On June 4, the British Bankers’ Association (BBA) published its response to a consultation on remuneration guidelines previously published by the European Banking Authority (EBA) on March 4.

The draft guidelines published by the EBA complement the EBA’s opinion and report on the application of the Capital Requirements Directive IV (CRD IV) remuneration principles for EU banks and investment firms (i.e., most EU-regulated financial institutions). The draft guidelines provide additional detail from the EBA in support of a cap on the payment of bonuses by such firms. One potentially significant aspect of the draft guidelines relates to the “proportionality principle,” which allows EU regulators to follow a purposive interpretation of CRD IV rules and allows smaller firms not to have to comply with bonus deferral requirements and rules relating to the payment of bonuses in securities (pay-out process rules). While the draft guidelines consider implementing specific exemptions for staff that receive only a low amount of variable remuneration (i.e., bonuses), there is a proposal that the proportionality principle could effectively be removed so as to apply the remuneration rules equally to all EU-regulated banks and investment firms, regardless of their size.

The BBA’s response notes that the BBA is generally supportive of the EBA’s revisions to the guidelines––as this will help to ensure a consistent approach to the implementation of the CRD IV requirements across the European Union. However, the BBA response emphasizes significant concerns over the proposal to remove the proportionality principle––since this will have a significant and disproportionate impact on smaller firms.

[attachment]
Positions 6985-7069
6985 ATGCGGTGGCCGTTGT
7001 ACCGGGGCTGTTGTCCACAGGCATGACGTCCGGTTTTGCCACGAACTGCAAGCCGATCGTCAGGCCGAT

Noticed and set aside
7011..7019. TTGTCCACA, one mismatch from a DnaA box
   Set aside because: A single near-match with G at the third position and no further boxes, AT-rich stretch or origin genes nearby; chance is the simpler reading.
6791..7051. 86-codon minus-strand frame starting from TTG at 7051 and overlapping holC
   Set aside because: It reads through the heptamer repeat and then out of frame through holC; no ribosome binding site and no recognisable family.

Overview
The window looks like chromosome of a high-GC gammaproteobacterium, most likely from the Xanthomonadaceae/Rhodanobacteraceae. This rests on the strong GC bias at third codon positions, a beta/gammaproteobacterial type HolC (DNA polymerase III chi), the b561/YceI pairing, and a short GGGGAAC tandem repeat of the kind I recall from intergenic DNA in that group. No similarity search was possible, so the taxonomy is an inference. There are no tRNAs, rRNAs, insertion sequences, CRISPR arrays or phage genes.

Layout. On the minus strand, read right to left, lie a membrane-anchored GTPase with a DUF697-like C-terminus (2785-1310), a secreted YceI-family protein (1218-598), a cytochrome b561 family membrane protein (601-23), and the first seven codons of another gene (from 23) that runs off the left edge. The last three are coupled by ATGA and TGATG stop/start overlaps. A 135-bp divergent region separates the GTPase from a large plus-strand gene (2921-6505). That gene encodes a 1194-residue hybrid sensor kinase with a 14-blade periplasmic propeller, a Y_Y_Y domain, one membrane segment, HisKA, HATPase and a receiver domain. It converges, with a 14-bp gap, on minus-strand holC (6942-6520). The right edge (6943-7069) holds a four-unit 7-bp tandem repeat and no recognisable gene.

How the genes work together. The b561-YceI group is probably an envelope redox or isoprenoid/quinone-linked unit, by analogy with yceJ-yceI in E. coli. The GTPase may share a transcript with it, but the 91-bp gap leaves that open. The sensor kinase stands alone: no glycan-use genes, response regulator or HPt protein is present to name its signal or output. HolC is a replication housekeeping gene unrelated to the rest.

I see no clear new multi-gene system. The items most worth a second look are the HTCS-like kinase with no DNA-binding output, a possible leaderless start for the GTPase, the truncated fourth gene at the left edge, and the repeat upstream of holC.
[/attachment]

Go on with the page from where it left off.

The EBA consultation closed on June 4 and the EBA is now considering all the responses received; new remuneration guidelines will be published in the coming months and it is anticipated that EU regulators will implement the guidelines by the end of 2015 so that EU-regulated banks and investment firms will then apply the new remuneration rules to the 2016 performance year and thereafter. (Any EU regulator that elects not to apply the guidelines from the EBA must formally explain to the EBA and other EU authorities why they are not applying the guidelines in their jurisdiction. In the event that the EBA does decide to remove the proportionality requirement and the guidelines ultimately recommend that all firms should comply with the pay-out process rules, it is likely that the Financial Conduct Authority (FCA) will elect not to apply the guidelines in the United Kingdom since, to date, the FCA has taken great care to ensure that CRD IV remuneration rules are proportionate to the scale, nature and complexity of investment firms’ business in the United Kingdom).

The EBA consultation is available here.

The BBA response is available online here.